Now, more than ever it seems would be a great time to turn your yard into a sanctuary — a place to safely take refuge, to relax with your family, and to get away from it all. Most of us dream of a space that lets the stress of the world fall by the wayside, reflect upon the silver linings of life, and to be grateful for the good in the world. 

A “zen garden”-inspired landscape is the perfect way to create the type of yard that creates balance through different but complementary elements of nature, and a place to think about life. 

This type of landscape design is also sometimes referred to as a “dry landscape” because it typically emphasizes natural elements like rocks, stones, and carefully curated plants without the typical grass yard look. 

Sounds interesting, right? We think so, too! If you’re interested in creating a zen garden-inspired landscape design for your yard, here are few things to consider:

Choose minimalism and design your outdoor space thoughtfully!

One of the primary elements of a zen garden is its careful composition. Everything from the size and texture of the rocks you’re using to the colors and shape of the plants should be carefully considered. This type of design is like walking into a complete thought – it is tidy and carefully curated. You can’t just make this up as you go. 

Sound intimidating? It’s okay! You’re not alone. We recommend you start simply and you start small. The beauty of this style indeed lies in its simplicity. You’re free to gradually incorporate new elements into your zen garden-inspired landscape design as your plan expands. 

Rocks and pebbles are often used to represent the ocean, which is while you’ll often see these elements raked. The lines drawn by the rake represent waves. Often the large rocks seen placed in the midst of these much smaller pebbles are used not only as a striking visual element in contrast to the much smaller stones but also to symbolize mountains or power and strength. 

Create clear and distinct pathways and use specific elements for contrast.

Your zen-inspired garden is telling a story. What is it that you want your yard to say to visitors when they come to visit? Very often, zen-inspired gardens are designed to foster reflection and promote personal tranquility. That’s why it’s important to create clear and well-maintained pathways throughout. What sort of journey are you looking to take, and how can you use this space to invite others to comfortably take it with you? 

These paths, usually created by flat stones or tile should lead you through your yard, but they can also be used to create visual breaks and draw clear distinctions between different areas..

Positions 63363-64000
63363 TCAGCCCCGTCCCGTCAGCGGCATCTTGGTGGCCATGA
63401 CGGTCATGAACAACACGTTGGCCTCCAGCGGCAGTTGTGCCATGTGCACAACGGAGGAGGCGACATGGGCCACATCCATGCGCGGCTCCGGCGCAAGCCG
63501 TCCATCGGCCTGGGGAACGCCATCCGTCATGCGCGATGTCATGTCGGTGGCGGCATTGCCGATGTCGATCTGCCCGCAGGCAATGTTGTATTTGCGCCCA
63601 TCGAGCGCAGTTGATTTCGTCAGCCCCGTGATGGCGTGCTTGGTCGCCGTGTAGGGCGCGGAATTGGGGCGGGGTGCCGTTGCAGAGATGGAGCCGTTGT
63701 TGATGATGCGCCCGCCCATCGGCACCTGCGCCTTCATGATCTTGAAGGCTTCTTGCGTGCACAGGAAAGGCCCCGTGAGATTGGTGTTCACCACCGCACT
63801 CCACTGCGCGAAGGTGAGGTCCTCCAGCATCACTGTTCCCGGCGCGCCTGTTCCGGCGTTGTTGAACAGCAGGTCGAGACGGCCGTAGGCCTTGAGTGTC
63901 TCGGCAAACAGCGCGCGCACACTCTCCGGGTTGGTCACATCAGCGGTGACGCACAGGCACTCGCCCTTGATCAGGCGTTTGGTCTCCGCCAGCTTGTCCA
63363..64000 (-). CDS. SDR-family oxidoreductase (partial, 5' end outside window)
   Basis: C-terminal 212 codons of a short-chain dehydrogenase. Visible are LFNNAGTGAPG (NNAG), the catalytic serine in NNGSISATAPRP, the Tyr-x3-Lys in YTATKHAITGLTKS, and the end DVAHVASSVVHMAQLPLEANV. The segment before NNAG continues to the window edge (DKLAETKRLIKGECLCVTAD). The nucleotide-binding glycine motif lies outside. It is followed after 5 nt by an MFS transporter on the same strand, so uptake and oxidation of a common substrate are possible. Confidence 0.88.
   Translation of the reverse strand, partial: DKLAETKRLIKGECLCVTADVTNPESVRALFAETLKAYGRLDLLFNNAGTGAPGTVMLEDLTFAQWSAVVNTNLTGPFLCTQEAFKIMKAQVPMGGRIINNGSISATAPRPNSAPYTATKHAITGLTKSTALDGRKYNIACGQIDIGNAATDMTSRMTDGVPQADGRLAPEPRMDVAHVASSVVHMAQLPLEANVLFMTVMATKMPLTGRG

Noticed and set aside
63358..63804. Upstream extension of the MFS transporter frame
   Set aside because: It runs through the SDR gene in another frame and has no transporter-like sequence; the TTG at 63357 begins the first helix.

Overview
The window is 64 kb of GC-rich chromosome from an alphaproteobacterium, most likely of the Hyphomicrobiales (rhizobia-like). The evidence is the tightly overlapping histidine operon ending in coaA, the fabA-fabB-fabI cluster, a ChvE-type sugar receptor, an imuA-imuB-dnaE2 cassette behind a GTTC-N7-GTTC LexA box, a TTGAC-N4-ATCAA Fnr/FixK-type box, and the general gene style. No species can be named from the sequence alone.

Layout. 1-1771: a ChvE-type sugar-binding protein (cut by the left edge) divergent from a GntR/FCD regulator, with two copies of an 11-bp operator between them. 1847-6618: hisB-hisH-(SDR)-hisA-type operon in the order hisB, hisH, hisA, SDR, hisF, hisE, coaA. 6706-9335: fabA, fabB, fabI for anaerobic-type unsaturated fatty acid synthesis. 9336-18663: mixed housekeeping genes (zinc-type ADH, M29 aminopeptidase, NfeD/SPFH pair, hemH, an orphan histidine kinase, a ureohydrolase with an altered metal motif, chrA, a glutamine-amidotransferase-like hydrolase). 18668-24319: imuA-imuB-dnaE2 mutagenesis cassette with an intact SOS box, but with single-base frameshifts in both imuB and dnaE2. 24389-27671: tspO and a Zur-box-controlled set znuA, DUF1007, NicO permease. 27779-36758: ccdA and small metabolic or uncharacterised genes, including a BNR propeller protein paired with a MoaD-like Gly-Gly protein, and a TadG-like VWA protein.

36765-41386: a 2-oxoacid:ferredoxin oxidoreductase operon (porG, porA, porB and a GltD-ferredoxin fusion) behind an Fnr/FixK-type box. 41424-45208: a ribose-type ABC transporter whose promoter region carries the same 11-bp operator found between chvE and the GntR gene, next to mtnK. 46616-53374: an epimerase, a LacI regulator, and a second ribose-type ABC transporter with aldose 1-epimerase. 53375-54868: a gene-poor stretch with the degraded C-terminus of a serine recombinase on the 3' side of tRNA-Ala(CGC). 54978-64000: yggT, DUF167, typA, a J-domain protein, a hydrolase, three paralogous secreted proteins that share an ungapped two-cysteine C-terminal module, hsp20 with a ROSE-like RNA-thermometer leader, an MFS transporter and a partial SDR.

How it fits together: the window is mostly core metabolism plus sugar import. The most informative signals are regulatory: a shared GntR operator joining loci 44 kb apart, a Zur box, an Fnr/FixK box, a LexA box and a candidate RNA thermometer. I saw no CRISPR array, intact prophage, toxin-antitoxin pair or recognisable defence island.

Another way of creating stark contrast between the differing elements of your zen-inspired garden is through the intentional use of different elements in your design. What do we mean by this? Well, it’s the combination of small, decorative stones and large, ornamental rock or boulder. It’s the distinction between a rolling, sloping hill covered with moss or succulents transitioning into a flat, rectangular space containing a manicured Japanese maple that shifts into a gently curved wooden walkway. It should all be carefully considered, and all chosen elements should be meticulously maintained, in order to conserve and reveal the beauty of each element — separately, and as a whole. 

Consider the power and tranquility of water features.

Though many zen-inspired gardens feature elements symbolizing water as an element, they often contain actual water features to create tranquil spaces for solitary or group reflection. Waterfalls, koi ponds, and reflection pools are all excellent additions to this type of landscape design, offering another unique contrast to your yard. 

These water features can be designed as small, subtle elements to your yard, or they can even act as dramatic centerpieces. Some more striking examples of this might include long, rectangular pools running right down the center of your yard, complete with carefully selected water plants or even a staggered tile pathway and an ornamental bridge. These don’t even have to be “functional” in the sense that they can simply be, as the name suggests, an element used solely for meditation or reflection. It can even be as simple as a clear body of water containing a single but intentional ornamental plant. 

How could a zen-inspired landscape design enhance your life?

Call Greenhaven Landscapes TODAY to learn how we’ve helped our clients bring mindfulness to their lives — all through the beauty of their yards!